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5 Tips to Build A Remote Freelance Team for Your Business In order to separate your company from the pack, hiring online workers can be the exact strategy you need to create this success.

By Wade Harman Edited by Dan Bova

Opinions expressed by Entrepreneur contributors are their own.


If you are joining the industry of online business and you have found yourself growing, there comes a time when you need to allow other professionals to help you meet this goal. In order to separate your company from the pack, hiring online workers can be the exact strategy you need to create this success.

I spoke with Nathan Hirsch and Connor Gillivan, co-founders of FreeeUp, one of the country's top ecommerce freelance marketplaces. These guys have an understanding for your need to break out and succeed, but you may be skittish to take the next step. Here are their personal suggestions for building a remote team and growing your business successfully.

1. Make your interview process solid.

One of the regrets Gillivan spoke about with his company is how he wished he had created a better interview process to vet for the best remote workers. The interview process will be your solid foundation as your business grows and is the gatekeeper to ward off any unwanted worker who will eventually destroy your business from the inside.

Related: Should You Keep Everyone in the Same Office or Hire Remote Employees?

"The interview process guarantees that all freelancers and remote workers are prepared to work at a high level. After the initial application and resume review, applicants should be put through two levels of interviews to make sure they have the right skills and attitude. The final step should be to read and pass a communication guideline (which you should create) outlining exactly how you expect your workers to communicate with you. Only when they can pass this test should they be allowed to work for your business."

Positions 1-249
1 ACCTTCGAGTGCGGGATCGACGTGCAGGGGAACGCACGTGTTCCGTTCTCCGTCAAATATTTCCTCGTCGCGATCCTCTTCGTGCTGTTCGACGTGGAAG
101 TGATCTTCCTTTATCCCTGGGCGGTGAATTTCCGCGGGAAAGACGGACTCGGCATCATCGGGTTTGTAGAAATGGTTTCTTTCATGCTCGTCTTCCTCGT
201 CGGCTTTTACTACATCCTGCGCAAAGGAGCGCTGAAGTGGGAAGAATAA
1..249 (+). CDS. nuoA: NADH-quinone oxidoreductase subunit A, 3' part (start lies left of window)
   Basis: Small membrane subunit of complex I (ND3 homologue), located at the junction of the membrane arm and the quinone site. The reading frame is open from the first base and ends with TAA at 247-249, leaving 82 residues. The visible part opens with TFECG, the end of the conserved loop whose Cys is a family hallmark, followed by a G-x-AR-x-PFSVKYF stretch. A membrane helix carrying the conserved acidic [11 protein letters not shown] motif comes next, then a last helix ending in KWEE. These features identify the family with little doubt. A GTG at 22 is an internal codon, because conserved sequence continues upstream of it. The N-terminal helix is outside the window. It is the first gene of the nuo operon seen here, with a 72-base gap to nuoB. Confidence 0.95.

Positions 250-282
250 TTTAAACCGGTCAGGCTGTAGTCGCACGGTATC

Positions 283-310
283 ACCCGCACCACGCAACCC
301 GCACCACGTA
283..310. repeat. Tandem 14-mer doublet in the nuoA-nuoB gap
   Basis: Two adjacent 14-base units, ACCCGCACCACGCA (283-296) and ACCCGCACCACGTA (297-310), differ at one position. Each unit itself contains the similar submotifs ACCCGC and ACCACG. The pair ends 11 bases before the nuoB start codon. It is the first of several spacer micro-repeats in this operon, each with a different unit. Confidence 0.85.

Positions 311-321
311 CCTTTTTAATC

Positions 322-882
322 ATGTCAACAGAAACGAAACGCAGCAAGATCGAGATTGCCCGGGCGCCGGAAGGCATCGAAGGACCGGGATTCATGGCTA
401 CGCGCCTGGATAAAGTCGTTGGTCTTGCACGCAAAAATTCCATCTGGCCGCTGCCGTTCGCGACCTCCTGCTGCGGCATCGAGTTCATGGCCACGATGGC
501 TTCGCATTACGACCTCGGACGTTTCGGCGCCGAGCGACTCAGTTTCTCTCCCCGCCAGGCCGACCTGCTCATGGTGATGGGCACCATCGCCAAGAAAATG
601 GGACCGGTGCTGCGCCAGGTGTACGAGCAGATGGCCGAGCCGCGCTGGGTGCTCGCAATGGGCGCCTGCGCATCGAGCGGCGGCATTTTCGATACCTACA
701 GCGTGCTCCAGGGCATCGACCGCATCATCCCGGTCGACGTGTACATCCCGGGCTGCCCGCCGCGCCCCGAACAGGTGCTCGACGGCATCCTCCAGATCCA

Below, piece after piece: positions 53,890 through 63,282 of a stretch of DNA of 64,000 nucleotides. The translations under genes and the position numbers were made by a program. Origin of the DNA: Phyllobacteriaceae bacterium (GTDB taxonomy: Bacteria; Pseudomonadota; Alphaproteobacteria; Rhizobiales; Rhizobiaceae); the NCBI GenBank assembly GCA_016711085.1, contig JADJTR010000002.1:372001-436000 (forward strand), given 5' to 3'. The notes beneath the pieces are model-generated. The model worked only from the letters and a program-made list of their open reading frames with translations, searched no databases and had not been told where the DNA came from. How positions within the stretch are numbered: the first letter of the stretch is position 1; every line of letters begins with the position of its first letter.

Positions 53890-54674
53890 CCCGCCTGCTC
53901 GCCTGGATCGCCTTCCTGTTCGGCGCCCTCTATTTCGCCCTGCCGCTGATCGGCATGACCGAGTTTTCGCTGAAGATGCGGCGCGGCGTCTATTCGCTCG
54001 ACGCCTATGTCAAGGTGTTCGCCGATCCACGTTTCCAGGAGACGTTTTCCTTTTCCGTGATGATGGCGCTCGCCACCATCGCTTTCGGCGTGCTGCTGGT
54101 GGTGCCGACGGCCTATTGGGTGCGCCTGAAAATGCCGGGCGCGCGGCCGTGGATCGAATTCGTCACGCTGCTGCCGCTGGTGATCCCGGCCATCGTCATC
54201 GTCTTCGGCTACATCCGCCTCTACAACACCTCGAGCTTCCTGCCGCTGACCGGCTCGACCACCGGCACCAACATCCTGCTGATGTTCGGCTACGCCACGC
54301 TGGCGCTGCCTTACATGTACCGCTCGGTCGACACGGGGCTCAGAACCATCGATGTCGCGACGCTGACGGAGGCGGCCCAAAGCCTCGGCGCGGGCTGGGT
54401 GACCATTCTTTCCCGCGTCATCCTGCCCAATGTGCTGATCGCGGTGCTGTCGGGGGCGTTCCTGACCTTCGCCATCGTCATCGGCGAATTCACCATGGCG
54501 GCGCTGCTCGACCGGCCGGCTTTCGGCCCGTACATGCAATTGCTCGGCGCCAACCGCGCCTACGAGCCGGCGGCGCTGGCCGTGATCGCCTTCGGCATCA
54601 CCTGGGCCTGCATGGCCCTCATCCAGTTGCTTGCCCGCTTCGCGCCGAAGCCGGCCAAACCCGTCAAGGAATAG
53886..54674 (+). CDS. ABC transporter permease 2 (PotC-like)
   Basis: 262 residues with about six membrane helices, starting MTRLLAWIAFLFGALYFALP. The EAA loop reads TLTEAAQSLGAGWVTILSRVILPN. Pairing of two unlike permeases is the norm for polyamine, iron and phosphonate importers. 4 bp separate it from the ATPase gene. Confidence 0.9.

The interview process is the front door to your company. It will be how you determine the best remote workers for the positions you need filled. Before you start thinking about all the work you can give a person, you must first send them through a rigorous process.

2. Keep communication consistent.

As you may have guessed, if you want to run a successful business with freelancers at your side, you need to drive the point of communication home to your workers. Hirsch explains how business owners should always expect a report or an update, and it's important to make sure that your workers know that you need to be kept apprised of all of the important information.

On that note, Hirsch says, "Communication is the cornerstone to a great remote working relationship." This not only proves to be effective for the client-worker relationship but also the freelancer and your position as boss. While you may not be performing day-to-day tasks anymore, you should still be in the loop as to how your workers are performing with their tasks.